After a two-month stay, Russian troops have pulled out of Georgia, but questions persist about the efficacy of the newly formed European Union monitoring mission that has taken their place.
Under a September 8 agreement signed between French President Nicolas Sarkozy and Russian President Dmitri Medvedev, Russia had to complete the withdrawal of its forces from uncontested Georgian territory by October 10.
While Georgian officials have confirmed that the withdrawal from land adjoining the separatist territories of Abkhazia and South Ossetia is now complete, they say that they still expect Russian troops to withdraw from the formerly Georgian-controlled Akhalgori district within South Ossetia and Abkhazia's Upper Kodori Gorge, from which Georgian forces withdrew in mid-August.
The topic is expected to be the subject of further discussion during French Foreign Minister Bernard Kouchner's October 9-10 visit to Tbilisi. Peace talks to be held in Geneva on October 15 will discuss security arrangements within Abkhazia and South Ossetia, as specified in the sixth point of the French-brokered ceasefire proposal signed by Russia and Georgia.
Meanwhile, the October 1 deployment of a European Union Monitoring Mission (EUMM) to monitor the ceasefire is expected to provide security guarantees for the return of refugees and Georgian police to areas bordering the two breakaway regions.
In the village of Tkviavi just outside the South Ossetian capital of Tskhinvali, 22 local police had just returned to their station on October 8 to find tables, chairs, TVs, and official documents destroyed. No special units from the Georgian Interior Ministry are expected to move into the border zones, they said.
A EUMM patrol chief, who declined to give his name, told EurasiaNet that no patrols are planned with Georgian police. The mission, the patrol chief, a French non-commissioned police officer, said, must remain independent and true to its objectives of "impartiality, visibility and credibility."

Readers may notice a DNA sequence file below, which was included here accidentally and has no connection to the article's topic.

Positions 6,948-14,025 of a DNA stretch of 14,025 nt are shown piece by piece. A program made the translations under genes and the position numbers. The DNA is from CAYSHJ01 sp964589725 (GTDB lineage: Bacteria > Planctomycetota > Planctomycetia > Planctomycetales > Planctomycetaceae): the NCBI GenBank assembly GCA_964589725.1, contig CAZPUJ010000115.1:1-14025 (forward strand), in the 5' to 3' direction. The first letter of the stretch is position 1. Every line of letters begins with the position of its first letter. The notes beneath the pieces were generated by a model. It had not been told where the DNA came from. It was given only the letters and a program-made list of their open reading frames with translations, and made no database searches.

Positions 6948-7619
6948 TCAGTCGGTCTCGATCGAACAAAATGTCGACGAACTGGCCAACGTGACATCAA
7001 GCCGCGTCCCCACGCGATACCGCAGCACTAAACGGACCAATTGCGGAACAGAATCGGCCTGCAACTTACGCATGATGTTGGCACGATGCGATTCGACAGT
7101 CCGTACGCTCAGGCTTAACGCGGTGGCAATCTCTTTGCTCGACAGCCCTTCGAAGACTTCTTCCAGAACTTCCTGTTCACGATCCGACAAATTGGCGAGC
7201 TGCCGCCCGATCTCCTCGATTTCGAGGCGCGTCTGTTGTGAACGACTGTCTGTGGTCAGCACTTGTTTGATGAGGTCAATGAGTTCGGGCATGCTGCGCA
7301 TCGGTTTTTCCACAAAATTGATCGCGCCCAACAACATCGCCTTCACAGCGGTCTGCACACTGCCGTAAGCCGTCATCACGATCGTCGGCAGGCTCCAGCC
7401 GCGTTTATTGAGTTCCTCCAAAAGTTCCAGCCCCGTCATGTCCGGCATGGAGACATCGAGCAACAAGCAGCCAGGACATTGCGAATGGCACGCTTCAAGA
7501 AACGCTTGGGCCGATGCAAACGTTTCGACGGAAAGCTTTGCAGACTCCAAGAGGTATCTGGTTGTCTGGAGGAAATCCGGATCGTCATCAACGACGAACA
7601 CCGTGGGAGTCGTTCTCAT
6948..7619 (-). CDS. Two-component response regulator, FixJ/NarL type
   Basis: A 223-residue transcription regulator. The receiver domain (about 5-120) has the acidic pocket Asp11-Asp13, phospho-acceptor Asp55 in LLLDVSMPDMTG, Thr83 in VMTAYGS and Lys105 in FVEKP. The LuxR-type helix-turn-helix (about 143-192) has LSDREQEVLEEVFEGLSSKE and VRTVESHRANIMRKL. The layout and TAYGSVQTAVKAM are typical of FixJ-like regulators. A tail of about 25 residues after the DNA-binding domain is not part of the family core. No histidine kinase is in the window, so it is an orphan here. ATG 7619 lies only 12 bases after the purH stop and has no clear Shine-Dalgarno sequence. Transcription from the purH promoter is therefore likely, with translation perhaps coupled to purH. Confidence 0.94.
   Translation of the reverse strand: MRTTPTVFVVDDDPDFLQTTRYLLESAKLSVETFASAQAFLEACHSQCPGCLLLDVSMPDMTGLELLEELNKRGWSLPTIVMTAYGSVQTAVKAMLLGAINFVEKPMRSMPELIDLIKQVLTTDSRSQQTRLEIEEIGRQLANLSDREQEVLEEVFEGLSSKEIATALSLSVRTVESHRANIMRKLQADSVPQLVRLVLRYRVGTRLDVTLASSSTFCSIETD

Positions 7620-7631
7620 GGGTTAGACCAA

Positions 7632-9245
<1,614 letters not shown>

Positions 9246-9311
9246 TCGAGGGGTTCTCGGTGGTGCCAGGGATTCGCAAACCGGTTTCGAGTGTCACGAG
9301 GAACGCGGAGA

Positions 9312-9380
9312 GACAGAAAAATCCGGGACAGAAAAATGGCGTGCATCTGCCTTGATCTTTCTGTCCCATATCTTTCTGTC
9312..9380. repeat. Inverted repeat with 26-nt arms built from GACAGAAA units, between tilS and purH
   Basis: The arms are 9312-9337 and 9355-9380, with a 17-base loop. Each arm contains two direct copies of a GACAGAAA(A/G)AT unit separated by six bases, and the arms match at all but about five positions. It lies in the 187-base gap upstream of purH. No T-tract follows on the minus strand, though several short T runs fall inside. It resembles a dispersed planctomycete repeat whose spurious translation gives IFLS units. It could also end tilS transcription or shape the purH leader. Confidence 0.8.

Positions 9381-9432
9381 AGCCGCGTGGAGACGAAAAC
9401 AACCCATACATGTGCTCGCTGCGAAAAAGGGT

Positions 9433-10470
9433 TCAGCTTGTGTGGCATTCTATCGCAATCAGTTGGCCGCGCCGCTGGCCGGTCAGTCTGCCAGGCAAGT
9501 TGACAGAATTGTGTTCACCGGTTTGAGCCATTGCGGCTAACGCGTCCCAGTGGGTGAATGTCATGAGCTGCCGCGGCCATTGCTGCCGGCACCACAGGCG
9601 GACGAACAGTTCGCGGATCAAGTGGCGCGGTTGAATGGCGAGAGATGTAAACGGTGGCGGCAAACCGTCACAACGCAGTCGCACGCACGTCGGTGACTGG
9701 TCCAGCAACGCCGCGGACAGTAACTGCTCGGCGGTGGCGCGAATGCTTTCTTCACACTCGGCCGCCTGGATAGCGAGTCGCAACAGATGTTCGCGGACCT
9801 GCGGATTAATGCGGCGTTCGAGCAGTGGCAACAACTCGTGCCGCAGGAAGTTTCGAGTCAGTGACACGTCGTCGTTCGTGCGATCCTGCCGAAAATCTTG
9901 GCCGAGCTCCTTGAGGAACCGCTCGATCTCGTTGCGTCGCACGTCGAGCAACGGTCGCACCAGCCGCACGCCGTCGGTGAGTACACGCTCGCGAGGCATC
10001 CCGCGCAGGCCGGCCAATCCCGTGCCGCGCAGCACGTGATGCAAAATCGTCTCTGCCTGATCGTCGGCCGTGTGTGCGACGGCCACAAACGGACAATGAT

With more than 200 civilian observers and some 350 staff, the EUMM has headquarters in Tbilisi and four regional field offices in central and western Georgia. Its one-year budget stands at 35 million euros (about $49 million).
Residents in villages bordering South Ossetia indicated to EurasiaNet last month that they saw the European monitors as the best bet for restoring their sense of security.
But in the village of Karaleti, that sense of expectation now appears to have moderated.
On October 8, trucks loaded with apples, a regional specialty, stood at every corner, while villagers sat quietly and observed EUMM monitors in their blue cars and Russian soldiers.
Madona Sukhitashvili, one young resident, described the situation as calm and added that she did not expect many changes with the introduction of the EU mission. Villagers have been steadily returning to Karaleti since early September, Sukhitashvili said, and have not experienced problems with Russian soldiers.
The actual mandate of the mission remains a point of contention between the EU and Russia. The EU wants its monitors to patrol in the breakaway territories of South Ossetia and Abkhazia, but Russia has rejected this option. Such patrols appear all the less probable since Russia's August 26 recognition of the independence of Abkhazia and South Ossetia.
"The mandate of the mission is Georgia-wide and thus includes South Ossetia and Abkhazia," elaborated an EU mission spokesperson. "However, EUMM is an unarmed, civilian mission and has no coercive powers. Therefore, we depend on the cooperation of all relevant parties."
Security concerns could also hinder a deployment of unarmed civilian monitors in South Ossetia and Abkhazia. At least seven Russian soldiers were killed on October 3 during a car bomb explosion in Tskhinvali. Russia blames the Georgian government for the attack, a charge Tbilisi denies.
But the failure to deploy European monitors in Abkhazia and South Ossetia could cast doubts on the relevance of the mission within a couple of months, argued one analyst.
"The EU member states need to find clearly what they want to do and they need to have a unified political position to really engage with Russia on this question," said Sabine Freizer, director of the Europe Program at the International Crisis Group in Brussels. "Because, of course, Russia is not eager to accept the EU's presence. It will require a substantial amount of political will of EU member states to push that."
After the withdrawal of Russian troops and the return of refugees to the security zones, "there is really a question of what the mission will be doing in Georgia," she added.
[The International Crisis Group receives funding from the Open Society Institute. EurasiaNet is funded under the auspices of the Open Society Institute's Central Eurasia Project.]
Lili Di Puppo is the editor-in-chief of the online magazine Caucaz.com and a PhD candidate at the European Viadrina University (Frankfurt/Oder) in Germany.